Manage internal and external interface definitions, designs, and changes for service systems.


Many integration problems arise from unknown or uncontrolled aspects of both internal and external interfaces. Effective management of interface requirements, specifications, and designs helps to ensure that implemented interfaces will be complete and compatible.

In the context of service systems, interfaces can be broadly characterized according to one of four major groups:

  • Person-to-person interfaces are interfaces that represent direct or indirect communication between two or more people, any of whom might be service provider staff or end users. For example, a call script, which defines how a help desk operator should interact with an end user, defines a direct person-to-person interface. Log books and instructional signage are examples of indirect person-to-person interfaces.
  • Person-to-component interfaces are interfaces that encompass interactions between a person and one or more service system components. These interfaces can include both graphical user interfaces for automated components (e.g., software applications), and operator control mechanisms for automated, partially automated, and non-automated components (e.g., equipment, vehicles).
  • Component-to-component interfaces are interfaces that do not include direct human interaction. The interfaces of many interactions between automated components belong to this group but other possibilities exist, such as specifications constraining the physical mating of two components (e.g., a delivery truck, a loading dock).
  • Compound interfaces are interfaces that merge or layer together interfaces from more than one of the other three groups. For example, an online help system with “live” chat support might have a compound interface built on an integrated combination of person-to-person, person-to-component, and component-to-component interfaces.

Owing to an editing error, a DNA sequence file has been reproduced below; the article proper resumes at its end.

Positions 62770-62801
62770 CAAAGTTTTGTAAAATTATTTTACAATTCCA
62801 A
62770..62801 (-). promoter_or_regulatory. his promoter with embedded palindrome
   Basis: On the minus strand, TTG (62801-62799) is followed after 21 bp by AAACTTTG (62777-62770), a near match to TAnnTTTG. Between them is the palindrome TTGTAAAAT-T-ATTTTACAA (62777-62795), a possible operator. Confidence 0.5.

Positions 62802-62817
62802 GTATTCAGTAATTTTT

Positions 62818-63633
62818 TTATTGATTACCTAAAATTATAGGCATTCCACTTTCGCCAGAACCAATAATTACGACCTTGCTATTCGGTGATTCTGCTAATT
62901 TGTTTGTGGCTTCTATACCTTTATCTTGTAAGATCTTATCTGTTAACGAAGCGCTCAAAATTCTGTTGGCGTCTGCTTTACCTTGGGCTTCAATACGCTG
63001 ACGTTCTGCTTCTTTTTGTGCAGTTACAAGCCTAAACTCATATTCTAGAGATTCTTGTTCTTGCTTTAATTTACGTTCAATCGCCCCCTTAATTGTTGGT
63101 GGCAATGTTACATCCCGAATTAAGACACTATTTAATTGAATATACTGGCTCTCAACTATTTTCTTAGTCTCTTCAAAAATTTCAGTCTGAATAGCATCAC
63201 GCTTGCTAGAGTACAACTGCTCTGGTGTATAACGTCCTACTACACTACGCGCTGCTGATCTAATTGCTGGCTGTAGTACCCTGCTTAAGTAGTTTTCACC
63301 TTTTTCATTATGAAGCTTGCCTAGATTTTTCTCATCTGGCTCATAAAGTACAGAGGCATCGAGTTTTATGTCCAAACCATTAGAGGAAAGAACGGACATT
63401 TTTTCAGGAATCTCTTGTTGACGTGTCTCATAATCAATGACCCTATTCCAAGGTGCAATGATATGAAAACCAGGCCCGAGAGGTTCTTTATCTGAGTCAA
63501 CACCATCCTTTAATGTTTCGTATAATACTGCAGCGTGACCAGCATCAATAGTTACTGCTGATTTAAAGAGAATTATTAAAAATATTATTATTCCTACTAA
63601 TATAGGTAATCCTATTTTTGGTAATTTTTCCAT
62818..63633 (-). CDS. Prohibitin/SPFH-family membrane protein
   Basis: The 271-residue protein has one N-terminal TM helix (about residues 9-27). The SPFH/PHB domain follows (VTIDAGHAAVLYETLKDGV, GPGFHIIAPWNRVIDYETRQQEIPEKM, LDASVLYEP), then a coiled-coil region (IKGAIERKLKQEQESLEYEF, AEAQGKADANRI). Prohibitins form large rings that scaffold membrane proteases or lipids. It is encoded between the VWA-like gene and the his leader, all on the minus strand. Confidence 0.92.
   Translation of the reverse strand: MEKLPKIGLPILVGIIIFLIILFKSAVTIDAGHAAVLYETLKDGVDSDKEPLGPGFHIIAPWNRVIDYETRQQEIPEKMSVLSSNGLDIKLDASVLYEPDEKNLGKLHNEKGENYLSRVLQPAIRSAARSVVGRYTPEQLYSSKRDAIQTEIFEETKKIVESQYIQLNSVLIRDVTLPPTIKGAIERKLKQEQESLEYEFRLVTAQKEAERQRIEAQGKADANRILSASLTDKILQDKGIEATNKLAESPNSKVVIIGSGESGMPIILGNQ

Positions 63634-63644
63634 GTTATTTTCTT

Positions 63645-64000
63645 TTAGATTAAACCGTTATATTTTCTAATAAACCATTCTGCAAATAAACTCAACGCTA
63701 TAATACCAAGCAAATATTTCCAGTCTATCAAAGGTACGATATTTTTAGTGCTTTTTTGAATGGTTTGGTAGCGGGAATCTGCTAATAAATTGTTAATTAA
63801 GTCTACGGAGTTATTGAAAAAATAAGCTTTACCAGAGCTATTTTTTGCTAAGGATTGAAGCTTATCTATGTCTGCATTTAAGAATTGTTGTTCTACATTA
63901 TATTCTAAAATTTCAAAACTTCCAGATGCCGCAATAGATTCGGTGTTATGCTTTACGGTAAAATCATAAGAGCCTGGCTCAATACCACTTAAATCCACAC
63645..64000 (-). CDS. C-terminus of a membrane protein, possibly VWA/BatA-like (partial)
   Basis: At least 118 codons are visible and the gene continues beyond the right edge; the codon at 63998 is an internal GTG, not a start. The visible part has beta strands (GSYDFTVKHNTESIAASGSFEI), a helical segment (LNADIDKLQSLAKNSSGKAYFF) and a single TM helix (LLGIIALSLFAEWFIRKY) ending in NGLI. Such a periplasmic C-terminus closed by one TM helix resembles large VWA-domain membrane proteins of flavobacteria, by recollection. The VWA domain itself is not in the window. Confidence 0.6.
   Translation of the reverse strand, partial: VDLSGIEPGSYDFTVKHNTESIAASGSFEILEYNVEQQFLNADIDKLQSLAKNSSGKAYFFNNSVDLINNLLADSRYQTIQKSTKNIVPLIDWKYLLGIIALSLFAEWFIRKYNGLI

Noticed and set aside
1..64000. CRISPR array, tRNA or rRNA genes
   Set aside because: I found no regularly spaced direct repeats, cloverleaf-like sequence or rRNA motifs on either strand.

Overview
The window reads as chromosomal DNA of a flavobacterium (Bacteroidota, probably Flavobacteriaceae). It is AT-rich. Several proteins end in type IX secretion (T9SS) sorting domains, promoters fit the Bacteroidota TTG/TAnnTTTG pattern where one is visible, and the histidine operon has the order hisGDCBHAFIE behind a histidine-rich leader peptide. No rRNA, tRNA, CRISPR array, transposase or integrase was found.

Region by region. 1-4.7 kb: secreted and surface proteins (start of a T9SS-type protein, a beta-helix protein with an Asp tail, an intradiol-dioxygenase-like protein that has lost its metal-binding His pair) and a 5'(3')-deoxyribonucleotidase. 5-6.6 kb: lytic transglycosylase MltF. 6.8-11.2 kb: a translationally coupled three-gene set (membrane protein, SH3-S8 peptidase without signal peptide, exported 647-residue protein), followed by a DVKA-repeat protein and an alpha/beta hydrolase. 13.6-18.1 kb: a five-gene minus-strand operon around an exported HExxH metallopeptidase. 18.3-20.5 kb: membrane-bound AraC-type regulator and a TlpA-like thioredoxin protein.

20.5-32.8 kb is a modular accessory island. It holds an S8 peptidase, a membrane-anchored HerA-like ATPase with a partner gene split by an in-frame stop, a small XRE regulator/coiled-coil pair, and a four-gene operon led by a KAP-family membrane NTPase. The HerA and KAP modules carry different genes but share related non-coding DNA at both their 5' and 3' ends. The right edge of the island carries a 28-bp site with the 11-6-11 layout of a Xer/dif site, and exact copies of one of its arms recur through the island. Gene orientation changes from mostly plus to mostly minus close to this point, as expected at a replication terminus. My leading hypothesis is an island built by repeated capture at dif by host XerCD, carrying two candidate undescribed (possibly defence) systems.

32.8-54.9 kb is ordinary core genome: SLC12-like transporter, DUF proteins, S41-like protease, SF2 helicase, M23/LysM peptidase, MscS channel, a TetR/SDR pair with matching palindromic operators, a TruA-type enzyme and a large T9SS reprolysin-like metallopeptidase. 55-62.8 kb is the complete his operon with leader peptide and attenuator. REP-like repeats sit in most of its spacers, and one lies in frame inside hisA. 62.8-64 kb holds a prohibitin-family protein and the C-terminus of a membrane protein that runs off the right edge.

Interfaces can also be characterized as external or internal interfaces. “External interfaces” are interactions among components of the service system and any other entity external to the service system, including people, organizations, and systems. Internal interfaces can include the interactions among the staff, teams, and functions of the service provider organization. “Internal interfaces” can also include interaction between the staff or end users and service system components.


Examples of user interface work products include the following:
  • Customer interaction scripts
  • Reporting types and frequency
  • Application program interfaces

Example Work Products

  1. Categories of interfaces with lists of interfaces per category
  2. Table or mapping of interface relationships among service system components and the external environment
  3. List of agreed interfaces defined for each pair of service system components when applicable
  4. Reports from meetings of the interface control working group
  5. Action items for updating interfaces
  6. Updated interface description or agreement


1. Review interface descriptions for coverage and completeness.

The interface descriptions should be reviewed with relevant stakeholders to avoid misinterpretations, reduce delays, and prevent the development of interfaces that do not work properly.

2. Manage internal and external interface definitions, designs, and changes for service system components.

Management of the interfaces includes maintenance of the consistency of the interfaces throughout the life of the service system, compliance with architectural decisions and constraints, and resolution of conflict, noncompliance, and change issues. It is also important to manage the interfaces between components acquired from suppliers and other service system components.